The only committee currently (related to blockchain issues) with the proper source of authority (‘punca kuasa’) is the Malaysian National Standards Committee on Blockchain and Distributed Ledger Technologies (codenamed TC/G/15) that I am chairing.
This committee which currently comprises almost 30 member organisations is formed under the authority of the Department of Standards Malaysia and its scope is limited to the development of standards and guidelines on Blockchain/DLT, working at the international level with the ISO Committee on Blockchain and Distributed Ledger Technologies (codenamed ISO/TC 307).
The UN/CeFact blockchain whitepaper was brought to the attention of TC/G/15 through ISO/TC 307 and Malaysia (and all member countries of ISO/TC 307) are supposed to consolidate its comments and respond to ISO/TC 307 and UN/CeFact.
In this regard, a consultation session will be held at the Department of Standards Malaysia next month and details on the date and time of the event will be provided later.
Stakeholders involved in trade facilitation activities i.e logistics, forwarding agents, ports operations etc, concessionaires (DagangNet etc) as well as the government and regulatory agencies (Jabatan Kastam, Miti, KPDNKK etc) will be invited to participate in this consultation session to assist Department of Standards Malaysia to consolidate Malaysia’s response.
The current plan is to also invite local companies involved in software solutions for trade facilitation as well as local blockchain solution providers.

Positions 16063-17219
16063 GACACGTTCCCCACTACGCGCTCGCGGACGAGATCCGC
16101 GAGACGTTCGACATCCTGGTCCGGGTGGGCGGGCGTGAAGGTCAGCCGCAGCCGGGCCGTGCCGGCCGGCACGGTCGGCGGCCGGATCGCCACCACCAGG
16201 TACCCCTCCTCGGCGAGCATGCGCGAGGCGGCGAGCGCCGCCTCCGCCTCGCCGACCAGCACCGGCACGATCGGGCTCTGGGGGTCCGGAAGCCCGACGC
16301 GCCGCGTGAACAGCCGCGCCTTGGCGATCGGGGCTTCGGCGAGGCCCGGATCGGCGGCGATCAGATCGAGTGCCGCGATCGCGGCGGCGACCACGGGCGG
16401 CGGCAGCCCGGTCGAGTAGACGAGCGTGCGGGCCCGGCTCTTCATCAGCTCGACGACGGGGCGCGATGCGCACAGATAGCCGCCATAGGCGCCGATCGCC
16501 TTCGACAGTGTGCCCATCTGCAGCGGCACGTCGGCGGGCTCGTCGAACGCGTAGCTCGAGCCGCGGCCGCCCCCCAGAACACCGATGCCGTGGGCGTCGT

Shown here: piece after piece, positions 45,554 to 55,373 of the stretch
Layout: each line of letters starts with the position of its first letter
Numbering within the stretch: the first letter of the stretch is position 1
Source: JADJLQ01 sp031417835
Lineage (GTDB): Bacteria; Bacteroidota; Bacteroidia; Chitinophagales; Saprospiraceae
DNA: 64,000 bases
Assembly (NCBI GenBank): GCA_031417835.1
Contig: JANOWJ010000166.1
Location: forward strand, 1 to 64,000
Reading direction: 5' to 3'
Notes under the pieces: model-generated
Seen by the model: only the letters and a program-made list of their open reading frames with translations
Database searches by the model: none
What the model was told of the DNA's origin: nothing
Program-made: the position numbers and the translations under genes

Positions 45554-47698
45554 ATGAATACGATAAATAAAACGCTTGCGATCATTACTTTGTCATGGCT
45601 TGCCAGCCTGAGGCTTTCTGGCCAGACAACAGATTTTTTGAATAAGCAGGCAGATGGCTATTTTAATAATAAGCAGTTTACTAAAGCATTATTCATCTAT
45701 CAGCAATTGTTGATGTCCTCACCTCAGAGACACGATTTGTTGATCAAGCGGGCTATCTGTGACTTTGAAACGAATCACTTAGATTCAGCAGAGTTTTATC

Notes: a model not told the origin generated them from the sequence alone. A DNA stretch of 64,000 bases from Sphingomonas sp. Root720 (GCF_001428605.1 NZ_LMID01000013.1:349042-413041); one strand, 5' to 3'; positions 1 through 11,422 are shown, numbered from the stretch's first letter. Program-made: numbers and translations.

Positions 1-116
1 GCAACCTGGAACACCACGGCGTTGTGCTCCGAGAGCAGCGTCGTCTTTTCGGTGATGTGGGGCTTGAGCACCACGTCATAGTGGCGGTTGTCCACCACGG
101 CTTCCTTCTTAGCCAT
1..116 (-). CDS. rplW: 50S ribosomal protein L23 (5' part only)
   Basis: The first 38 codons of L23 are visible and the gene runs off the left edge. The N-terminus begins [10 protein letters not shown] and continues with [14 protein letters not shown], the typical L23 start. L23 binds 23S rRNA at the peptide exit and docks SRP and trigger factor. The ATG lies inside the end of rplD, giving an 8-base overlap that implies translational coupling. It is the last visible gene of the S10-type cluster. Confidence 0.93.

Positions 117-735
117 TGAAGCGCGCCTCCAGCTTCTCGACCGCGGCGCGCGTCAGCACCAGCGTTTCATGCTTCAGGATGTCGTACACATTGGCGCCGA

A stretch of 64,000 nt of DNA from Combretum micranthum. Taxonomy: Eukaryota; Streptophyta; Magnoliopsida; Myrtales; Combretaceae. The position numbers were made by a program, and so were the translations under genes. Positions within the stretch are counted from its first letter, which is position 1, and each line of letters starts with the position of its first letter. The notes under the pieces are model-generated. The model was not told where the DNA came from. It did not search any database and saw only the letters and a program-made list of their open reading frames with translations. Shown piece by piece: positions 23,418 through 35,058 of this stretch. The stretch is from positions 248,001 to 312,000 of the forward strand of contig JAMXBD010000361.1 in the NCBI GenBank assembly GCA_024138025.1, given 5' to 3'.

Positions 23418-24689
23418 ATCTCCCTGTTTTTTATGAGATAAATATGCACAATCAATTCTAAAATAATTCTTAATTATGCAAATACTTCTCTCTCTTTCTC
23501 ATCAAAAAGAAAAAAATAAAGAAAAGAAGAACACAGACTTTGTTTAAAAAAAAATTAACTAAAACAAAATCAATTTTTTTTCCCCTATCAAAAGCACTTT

While the UN/CeFact paper came through the standards organisations channel, the paper itself covers broader issues on trade facilitation and changes or adjustments to processes with blockchain as well as recommendations to form further committees to look at specific areas.
Please, therefore, share this article to as many stakeholders and interested parties as possible to give them an early indication of the existence of the UN/CeFact paper on blockchain as well as to be prepared to attend the consultation session.
If the response is overwhelming, priority will be given to trade facilitation stakeholders and the government and regulatory agencies.
Finally to those who need some background information about blockchain, you can view the videos listed along the sidebar of this blog site. The UN/CeFact paper also has blockchain explained briefly in Annex 1 of the document.
The consultation session will be a half-day session and in the interest of time, the discussion will focus on the document itself rather than the basics of blockchain. Hence participants should come prepared and be familiar with the document.
FATTAH YATIM is chairperson of Malaysia’s National Standards Technical Committee on Blockchain and Distributed Ledger Technologies. E-mail: [email protected]
The views expressed here are those of the author/contributor and do not necessarily represent the views of Malaysiakini.